“Mosby's Textbook for Nursing Assistants E-Book” by Sheila A. Sorrentino, Leighann Remmert
from Mosby’s Textbook for Nursing Assistants E-Book
by Sheila A. Sorrentino, Leighann Remmert
Elsevier Health Sciences, 2016

Ensure that all passengers have properly adjusted and fastened their safety belts, and that all children are secured in the appropriate child safety restraint (e.g., child safety seat or booster seat) and in compliance with state child-passenger safety laws.

“How to Drive: Driver Education Student Textbook15th Edition” by William E. Van Tassel, Ph.D.
from How to Drive: Driver Education Student Textbook15th Edition
by William E. Van Tassel, Ph.D.
AAA, 2020

Most states have laws that mandate use of safety seats until the child reaches 4 years of age or at least 40 pounds in weight.

“Nelson Essentials of Pediatrics E-Book: First South Asia Edition” by Karen Marcdante, Robert M. Kliegman, O P Misra, Shakuntala Prabhu, Surjit Singh
from Nelson Essentials of Pediatrics E-Book: First South Asia Edition
by Karen Marcdante, Robert M. Kliegman, et. al.
Elsevier Health Sciences, 2016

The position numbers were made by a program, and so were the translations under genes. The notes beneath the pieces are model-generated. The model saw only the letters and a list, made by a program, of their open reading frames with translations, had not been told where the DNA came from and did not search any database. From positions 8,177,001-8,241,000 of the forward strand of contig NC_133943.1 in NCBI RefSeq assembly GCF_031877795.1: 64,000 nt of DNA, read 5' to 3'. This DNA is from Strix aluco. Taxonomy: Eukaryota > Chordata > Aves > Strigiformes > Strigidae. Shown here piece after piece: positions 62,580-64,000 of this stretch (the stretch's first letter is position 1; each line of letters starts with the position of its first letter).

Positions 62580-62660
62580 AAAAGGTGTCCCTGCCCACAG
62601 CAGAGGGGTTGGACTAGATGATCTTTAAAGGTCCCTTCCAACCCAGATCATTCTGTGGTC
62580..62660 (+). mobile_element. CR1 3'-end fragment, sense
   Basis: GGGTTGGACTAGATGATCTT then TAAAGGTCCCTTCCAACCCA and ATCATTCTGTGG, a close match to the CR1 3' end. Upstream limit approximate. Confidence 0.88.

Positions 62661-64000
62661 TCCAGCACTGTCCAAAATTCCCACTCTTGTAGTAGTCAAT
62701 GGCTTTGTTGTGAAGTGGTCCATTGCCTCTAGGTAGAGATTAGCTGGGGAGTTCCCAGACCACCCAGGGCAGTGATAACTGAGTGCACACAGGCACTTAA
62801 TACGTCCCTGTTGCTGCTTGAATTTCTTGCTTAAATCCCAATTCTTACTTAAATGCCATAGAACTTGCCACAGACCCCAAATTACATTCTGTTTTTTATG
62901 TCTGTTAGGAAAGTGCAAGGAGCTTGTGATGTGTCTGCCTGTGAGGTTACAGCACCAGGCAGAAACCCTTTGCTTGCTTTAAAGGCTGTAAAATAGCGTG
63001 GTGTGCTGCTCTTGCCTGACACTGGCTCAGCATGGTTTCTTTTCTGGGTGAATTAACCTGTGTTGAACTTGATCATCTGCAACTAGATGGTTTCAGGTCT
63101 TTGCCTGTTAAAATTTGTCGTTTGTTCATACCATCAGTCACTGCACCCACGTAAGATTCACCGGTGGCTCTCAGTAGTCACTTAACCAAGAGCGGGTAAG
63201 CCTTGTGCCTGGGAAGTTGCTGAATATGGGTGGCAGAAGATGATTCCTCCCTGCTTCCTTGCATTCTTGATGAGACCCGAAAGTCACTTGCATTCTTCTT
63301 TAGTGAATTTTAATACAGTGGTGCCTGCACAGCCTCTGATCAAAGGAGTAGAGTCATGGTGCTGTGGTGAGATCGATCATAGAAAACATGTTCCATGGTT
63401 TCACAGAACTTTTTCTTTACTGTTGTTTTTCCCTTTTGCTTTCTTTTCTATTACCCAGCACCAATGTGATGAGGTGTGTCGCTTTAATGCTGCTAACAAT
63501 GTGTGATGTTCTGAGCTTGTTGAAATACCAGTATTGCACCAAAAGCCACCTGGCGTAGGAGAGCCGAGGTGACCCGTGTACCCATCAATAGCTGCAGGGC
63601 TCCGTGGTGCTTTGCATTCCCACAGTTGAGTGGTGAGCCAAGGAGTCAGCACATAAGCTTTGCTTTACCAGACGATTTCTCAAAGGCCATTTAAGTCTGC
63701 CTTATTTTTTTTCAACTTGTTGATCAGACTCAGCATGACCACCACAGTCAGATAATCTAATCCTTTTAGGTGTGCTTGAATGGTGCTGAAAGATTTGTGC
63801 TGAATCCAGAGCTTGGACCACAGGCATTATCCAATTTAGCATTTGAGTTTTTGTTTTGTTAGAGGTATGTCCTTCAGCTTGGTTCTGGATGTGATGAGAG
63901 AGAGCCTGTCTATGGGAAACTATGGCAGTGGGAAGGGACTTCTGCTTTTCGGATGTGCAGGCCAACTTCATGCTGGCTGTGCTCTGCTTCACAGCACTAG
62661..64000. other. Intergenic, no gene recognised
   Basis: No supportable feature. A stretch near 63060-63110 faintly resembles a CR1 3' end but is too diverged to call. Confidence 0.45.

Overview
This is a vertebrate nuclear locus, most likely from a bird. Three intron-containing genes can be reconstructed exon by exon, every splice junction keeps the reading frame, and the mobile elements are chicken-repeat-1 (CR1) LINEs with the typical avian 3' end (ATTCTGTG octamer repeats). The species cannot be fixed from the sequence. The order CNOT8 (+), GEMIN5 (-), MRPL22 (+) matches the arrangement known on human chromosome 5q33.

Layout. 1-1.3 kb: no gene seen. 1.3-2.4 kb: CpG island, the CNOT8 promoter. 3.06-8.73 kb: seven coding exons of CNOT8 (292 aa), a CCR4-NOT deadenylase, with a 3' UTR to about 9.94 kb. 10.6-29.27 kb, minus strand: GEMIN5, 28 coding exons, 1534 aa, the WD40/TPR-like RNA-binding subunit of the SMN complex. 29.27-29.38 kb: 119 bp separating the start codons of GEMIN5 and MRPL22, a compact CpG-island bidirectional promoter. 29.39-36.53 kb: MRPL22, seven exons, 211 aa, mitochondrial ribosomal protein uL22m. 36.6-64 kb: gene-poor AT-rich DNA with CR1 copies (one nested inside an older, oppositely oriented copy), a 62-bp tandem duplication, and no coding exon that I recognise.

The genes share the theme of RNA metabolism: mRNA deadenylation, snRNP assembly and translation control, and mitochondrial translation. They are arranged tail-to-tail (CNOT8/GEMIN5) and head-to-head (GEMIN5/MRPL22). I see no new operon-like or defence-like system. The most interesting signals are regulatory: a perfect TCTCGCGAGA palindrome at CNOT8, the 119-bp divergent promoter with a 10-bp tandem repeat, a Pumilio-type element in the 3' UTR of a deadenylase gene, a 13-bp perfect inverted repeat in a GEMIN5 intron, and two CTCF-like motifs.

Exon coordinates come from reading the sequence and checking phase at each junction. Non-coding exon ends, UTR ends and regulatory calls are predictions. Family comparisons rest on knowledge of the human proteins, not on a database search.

Convertible safety seats should be used until the child weighs at least 13.6 kg or more regardless of age and as long as the child fits properly into the seat (van Schaik & CPS, Injury Prevention Committee, 2008).

“Maternal Child Nursing Care in Canada E-Book” by Shannon E. Perry, Marilyn J. Hockenberry, Deitra Leonard Lowdermilk, Lisa Keenan-Lindsay, David Wilson, Cheryl A. Sams
from Maternal Child Nursing Care in Canada E-Book
by Shannon E. Perry, Marilyn J. Hockenberry, et. al.
Elsevier Health Sciences, 2016

Oktay Kutluk

Kutluk Oktay, MD, FACOG is one of the world's foremost experts in fertility preservation as well as ovarian stimulation and in vitro fertilization for infertility treatments. He developed and performed the world's first ovarian transplantation procedures as well as pioneered new ovarian stimulation protocols for embryo and oocyte freezing for breast and endometrial cancer patients.

Mail: [email protected]
Telephone: +1 (877) 492-3666

Biography: https://medicine.yale.edu/profile/kutluk_oktay/
Bibliography: oktay_bibliography